On a metal truss that holds bunkers of sawdust
To the chimney, extending
From the varnishing shop, reach the top
And smell the terrifying mix of odors
That the ventilator vomits into the darkened sky,
Holding on to the metal beams
With arms and legs.
They hang that way until they shake
Off this world and fall in
To the zone.
The physician’s assistant, cursing,
Puts casts on arms and legs,
Wipes blistered lips
And noses with stinking ointment.
The landing force, as they are called,
One by one return in
To the zone.”
And another poem by Platelis:
“The beginning of every great war is beautiful orchestras,
Snappy uniforms, the pounding of steps on the roadway
Like the pulsing of the heart
Coursing the nation’s strong blood
Through the indivisible network of veins,
And eyes, and a lightness beneath the heart
Which is felt by the piercing falcon
Or arrow flying toward the target, or a fist
Between intention and blow…
The beginning of every war is beautiful.
Who at such a moment would think about war.”
“Sunfish lose their heads
Before Christmas Eve Dinner,
Their bodies lie on a dish on the table,
Dejectedly pressed together,
And cannot speak, have no means to.
At the same time their mouths slide from a damp
Slimy plastic bag
And fall into the snow. A jay
Lands on a nearby tree
From an empty sky.
And it’s not clear who will sow their milt,
Who will fertilize their roe,
Who will carry our souls
To paradises or embryos…”
As the reader may have discerned from these poems, this is a land still aware of souls, and angels, and God and gods, and Death as nearby neighbors. Even war is shown here without drones or robots or cynicism – though with a touché of irony and a look at the eternal orchestration that accompanies the “shining weapons”, be they swords or the metallic wings of desire smashing into the World Trade Center or hovering above bin Ladan or timeless Persia and Waziristan.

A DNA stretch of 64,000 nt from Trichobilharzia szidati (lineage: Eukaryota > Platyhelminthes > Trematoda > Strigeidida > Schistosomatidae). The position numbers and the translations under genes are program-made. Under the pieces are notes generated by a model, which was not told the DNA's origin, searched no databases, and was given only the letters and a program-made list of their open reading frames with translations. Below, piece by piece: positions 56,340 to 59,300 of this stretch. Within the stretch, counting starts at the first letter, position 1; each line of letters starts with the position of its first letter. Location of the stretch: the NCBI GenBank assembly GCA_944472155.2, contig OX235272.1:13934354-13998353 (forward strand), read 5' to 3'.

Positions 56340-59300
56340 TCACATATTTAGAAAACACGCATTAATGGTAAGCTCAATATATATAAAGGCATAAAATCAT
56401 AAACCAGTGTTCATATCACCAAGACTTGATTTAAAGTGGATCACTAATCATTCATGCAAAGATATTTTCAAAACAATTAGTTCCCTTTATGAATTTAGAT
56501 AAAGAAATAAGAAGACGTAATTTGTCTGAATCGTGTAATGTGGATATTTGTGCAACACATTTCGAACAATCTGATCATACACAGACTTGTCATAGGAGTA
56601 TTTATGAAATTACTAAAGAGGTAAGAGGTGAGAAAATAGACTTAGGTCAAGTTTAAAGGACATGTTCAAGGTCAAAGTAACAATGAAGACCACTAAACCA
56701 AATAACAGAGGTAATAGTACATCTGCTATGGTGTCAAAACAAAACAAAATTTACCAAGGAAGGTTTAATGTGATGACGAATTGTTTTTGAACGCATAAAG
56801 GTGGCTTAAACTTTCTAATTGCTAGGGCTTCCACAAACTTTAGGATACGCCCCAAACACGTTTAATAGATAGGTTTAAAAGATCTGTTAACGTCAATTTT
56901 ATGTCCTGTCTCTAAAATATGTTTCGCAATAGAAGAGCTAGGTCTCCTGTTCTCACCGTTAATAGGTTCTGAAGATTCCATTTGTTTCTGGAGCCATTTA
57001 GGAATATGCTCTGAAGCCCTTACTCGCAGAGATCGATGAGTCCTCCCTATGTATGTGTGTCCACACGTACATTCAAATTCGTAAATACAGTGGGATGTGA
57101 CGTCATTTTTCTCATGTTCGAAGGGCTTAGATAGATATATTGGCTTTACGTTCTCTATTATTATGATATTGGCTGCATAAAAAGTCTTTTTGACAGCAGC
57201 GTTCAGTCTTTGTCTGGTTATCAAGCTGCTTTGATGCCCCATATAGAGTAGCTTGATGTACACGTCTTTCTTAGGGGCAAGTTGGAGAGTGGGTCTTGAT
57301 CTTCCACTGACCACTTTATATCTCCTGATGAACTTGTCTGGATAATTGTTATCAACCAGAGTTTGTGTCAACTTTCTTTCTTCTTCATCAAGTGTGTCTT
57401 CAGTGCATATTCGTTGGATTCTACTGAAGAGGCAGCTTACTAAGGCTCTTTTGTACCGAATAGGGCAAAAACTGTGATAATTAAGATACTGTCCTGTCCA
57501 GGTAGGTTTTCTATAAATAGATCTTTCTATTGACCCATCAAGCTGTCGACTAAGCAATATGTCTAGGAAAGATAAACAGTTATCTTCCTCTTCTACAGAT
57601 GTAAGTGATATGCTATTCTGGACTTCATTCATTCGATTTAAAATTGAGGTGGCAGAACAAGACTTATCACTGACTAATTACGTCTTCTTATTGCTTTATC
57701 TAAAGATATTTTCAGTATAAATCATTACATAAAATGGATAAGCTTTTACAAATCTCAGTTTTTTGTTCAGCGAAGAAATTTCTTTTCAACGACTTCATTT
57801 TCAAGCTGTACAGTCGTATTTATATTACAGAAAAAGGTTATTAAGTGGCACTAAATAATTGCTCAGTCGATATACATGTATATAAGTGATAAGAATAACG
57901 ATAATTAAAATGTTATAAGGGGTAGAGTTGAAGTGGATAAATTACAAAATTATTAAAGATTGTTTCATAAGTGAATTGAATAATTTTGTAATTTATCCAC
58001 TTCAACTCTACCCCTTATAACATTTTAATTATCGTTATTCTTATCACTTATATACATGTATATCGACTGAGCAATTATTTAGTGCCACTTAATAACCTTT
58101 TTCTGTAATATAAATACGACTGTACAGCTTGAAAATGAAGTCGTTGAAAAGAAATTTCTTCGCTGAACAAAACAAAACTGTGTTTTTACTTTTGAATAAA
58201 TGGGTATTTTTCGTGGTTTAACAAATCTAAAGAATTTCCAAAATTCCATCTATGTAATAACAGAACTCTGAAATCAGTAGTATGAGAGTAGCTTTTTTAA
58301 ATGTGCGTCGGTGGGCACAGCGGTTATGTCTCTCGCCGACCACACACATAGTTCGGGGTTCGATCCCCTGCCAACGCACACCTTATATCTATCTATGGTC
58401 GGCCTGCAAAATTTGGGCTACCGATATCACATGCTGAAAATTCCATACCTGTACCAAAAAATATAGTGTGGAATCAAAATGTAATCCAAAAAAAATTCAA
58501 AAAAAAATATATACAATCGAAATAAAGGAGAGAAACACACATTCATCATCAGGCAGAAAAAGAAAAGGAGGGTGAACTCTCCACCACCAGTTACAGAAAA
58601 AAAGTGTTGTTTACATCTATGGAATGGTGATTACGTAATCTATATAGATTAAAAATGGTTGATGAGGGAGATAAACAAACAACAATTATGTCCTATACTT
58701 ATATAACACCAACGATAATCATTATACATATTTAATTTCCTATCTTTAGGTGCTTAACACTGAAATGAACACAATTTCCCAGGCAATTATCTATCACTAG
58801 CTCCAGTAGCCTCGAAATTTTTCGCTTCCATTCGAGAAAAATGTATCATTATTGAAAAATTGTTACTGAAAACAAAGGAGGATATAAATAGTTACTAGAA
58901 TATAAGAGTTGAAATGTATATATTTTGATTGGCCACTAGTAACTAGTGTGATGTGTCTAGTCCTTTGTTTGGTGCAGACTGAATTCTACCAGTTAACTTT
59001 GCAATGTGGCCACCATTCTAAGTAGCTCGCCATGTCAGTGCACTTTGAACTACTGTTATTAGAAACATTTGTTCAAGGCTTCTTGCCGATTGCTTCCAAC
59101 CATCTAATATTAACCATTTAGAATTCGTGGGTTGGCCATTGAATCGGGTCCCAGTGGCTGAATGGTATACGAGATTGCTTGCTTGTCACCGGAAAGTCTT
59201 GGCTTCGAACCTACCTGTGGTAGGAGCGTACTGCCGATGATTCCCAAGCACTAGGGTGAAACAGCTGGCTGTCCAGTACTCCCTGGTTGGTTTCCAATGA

There are so many poets at Druskininkai Poetic Fall, usually about 16 foreign guests and then the hoards of Lithuanian poets. One of the poets from overseas who is now a guest of honor and honorary Lithuanian (and thus I include him here), having stumbled with his cowboy boots and harmonica and firewater through many a festival, is the Berks Bard, Craig Czury.
If Robert Creeley and Sappho ever ‘engineered’ a child inside the black mountain of a coal mine, Czury might just be that dusty canary. His wild, gringo personality probably more than his elusive, innovative poetry had considerable impact here on a cross-section of Lithuanian poets. Perhaps if Anthony McCann and Bob Holman and the Welsh poet Robert Minhinnick had risked their livers and lives a few more times at the Little Heart Tavern in Druskininkai, I would be able to say the same for them (come again my friends, Exu awaits you!). But Czury was (is) unique. On one rambunctious visit he nearly broke a leg, and ended up hobbling around with a staff provided to him by the head of the Lithuanian Writers Union – ravishing red bandoneón in hand playing resurrected canyengue tangos on the streets of Old Town. Another time he was attacked in a dark Crime and Punishment hallway by two muggers who didn’t realize he was the arm-wrestling champion of the Festival (the American poet Sam Witt was a bantam contender but failed miserably) and an experienced fisticuffs’ brawler and piker, and they ran away into the night shrieking Russian profanities – though the bard himself got a rib busted in the bargain. And at a subsequent festival, Sam Hamill popped a rib while laughing uncontrollably at Czury’s flurry of amusing antics. But behind the comic façade, is a wonderful poet whose poet-mentors are clearly Nâzim Hikmet, Richard Hugo, Little Walter, Lice, and the femme-fatale Muse of Cemetery Hitchhiking. His stylistic mix of unusual line-breaks, off-beat pace, and open-ended stanza configurations was a breath of fresh air here, though it would be impossible to determine the extent of the influence. However, Lithuania’s most innovative poet-book designer, Tomas Butkus, was attracted to Czury’s work and published a book of his poems in Vilnius, in part sponsored by Sam Witt. This essay has been a letter from Vilnius, and now I will close it with some “Postcard” poems from Lithuania by the inimitable Czury.